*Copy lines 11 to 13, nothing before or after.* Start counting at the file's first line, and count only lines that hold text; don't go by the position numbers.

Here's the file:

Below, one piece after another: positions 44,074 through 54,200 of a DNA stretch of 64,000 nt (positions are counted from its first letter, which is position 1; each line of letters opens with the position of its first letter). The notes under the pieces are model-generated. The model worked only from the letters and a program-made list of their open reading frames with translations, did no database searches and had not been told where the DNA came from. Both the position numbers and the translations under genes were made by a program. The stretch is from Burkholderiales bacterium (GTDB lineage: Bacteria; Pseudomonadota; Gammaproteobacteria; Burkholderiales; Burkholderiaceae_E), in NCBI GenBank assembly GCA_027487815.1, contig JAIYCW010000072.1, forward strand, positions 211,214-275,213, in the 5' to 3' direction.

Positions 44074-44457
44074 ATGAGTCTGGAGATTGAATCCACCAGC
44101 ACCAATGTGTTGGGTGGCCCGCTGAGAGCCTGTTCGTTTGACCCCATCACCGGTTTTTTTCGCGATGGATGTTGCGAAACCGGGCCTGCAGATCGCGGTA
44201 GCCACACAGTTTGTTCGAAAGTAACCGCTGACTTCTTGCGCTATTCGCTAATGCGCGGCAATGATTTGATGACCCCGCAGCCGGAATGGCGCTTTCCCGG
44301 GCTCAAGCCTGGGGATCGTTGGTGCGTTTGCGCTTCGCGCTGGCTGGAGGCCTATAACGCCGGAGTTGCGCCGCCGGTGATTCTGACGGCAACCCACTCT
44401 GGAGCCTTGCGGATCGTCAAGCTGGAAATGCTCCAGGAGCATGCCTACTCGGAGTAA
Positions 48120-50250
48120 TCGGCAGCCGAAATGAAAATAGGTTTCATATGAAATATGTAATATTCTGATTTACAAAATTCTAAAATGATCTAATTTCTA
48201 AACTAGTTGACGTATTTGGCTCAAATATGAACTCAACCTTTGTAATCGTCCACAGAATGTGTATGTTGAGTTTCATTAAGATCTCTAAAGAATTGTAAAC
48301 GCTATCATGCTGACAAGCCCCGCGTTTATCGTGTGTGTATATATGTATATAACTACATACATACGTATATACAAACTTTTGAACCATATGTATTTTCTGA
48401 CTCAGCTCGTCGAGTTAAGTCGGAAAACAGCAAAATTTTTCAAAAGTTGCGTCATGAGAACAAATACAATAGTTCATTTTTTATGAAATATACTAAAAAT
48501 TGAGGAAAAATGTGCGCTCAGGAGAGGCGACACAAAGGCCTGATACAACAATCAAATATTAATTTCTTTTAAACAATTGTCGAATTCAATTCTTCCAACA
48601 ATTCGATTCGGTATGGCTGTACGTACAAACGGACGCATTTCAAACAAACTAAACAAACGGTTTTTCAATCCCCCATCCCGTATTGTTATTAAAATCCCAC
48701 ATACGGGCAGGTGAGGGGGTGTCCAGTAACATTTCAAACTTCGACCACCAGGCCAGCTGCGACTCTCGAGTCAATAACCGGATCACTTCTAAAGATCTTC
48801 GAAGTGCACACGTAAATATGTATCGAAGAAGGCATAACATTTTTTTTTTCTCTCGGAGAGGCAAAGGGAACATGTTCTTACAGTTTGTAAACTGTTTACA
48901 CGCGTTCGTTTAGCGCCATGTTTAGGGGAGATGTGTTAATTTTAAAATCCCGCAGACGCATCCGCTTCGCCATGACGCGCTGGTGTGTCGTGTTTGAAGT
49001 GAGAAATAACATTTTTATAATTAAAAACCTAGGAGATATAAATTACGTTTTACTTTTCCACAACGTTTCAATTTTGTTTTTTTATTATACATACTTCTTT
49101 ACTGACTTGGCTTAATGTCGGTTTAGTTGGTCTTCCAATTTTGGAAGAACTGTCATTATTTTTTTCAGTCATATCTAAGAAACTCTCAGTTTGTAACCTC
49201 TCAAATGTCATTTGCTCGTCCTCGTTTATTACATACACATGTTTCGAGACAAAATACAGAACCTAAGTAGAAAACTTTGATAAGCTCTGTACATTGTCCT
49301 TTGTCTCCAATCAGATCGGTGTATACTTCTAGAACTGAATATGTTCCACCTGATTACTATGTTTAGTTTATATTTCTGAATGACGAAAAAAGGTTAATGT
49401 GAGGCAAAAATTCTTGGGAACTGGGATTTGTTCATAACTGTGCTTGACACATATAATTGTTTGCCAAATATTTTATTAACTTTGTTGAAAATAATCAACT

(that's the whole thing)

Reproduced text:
48301 GCTATCATGCTGACAAGCCCCGCGTTTATCGTGTGTGTATATATGTATATAACTACATACATACGTATATACAAACTTTTGAACCATATGTATTTTCTGA
48401 CTCAGCTCGTCGAGTTAAGTCGGAAAACAGCAAAATTTTTCAAAAGTTGCGTCATGAGAACAAATACAATAGTTCATTTTTTATGAAATATACTAAAAAT
48501 TGAGGAAAAATGTGCGCTCAGGAGAGGCGACACAAAGGCCTGATACAACAATCAAATATTAATTTCTTTTAAACAATTGTCGAATTCAATTCTTCCAACA